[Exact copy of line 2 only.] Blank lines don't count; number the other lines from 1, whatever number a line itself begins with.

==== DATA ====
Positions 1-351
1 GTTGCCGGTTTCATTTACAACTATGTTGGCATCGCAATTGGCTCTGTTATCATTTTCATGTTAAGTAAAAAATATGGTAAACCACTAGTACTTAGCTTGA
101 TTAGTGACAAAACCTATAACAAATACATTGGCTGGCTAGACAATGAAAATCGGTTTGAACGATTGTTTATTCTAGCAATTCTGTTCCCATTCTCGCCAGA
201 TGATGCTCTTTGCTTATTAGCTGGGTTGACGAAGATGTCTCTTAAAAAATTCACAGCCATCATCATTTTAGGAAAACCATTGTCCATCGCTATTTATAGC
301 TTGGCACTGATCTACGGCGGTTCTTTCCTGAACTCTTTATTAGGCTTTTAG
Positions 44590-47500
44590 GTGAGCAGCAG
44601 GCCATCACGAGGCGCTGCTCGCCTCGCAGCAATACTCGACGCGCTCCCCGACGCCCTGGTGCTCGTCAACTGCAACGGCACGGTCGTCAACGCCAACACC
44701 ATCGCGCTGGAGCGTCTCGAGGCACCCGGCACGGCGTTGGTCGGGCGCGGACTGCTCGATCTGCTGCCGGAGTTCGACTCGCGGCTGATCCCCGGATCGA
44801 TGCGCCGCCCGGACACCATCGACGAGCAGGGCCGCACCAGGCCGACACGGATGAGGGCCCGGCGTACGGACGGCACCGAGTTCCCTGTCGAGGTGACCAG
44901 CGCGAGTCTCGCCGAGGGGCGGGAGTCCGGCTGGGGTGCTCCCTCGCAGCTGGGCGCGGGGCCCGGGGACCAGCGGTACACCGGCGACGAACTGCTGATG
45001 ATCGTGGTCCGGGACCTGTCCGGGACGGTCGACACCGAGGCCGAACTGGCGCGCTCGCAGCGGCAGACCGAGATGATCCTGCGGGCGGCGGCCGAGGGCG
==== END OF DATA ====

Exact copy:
1 GTTGCCGGTTTCATTTACAACTATGTTGGCATCGCAATTGGCTCTGTTATCATTTTCATGTTAAGTAAAAAATATGGTAAACCACTAGTACTTAGCTTGA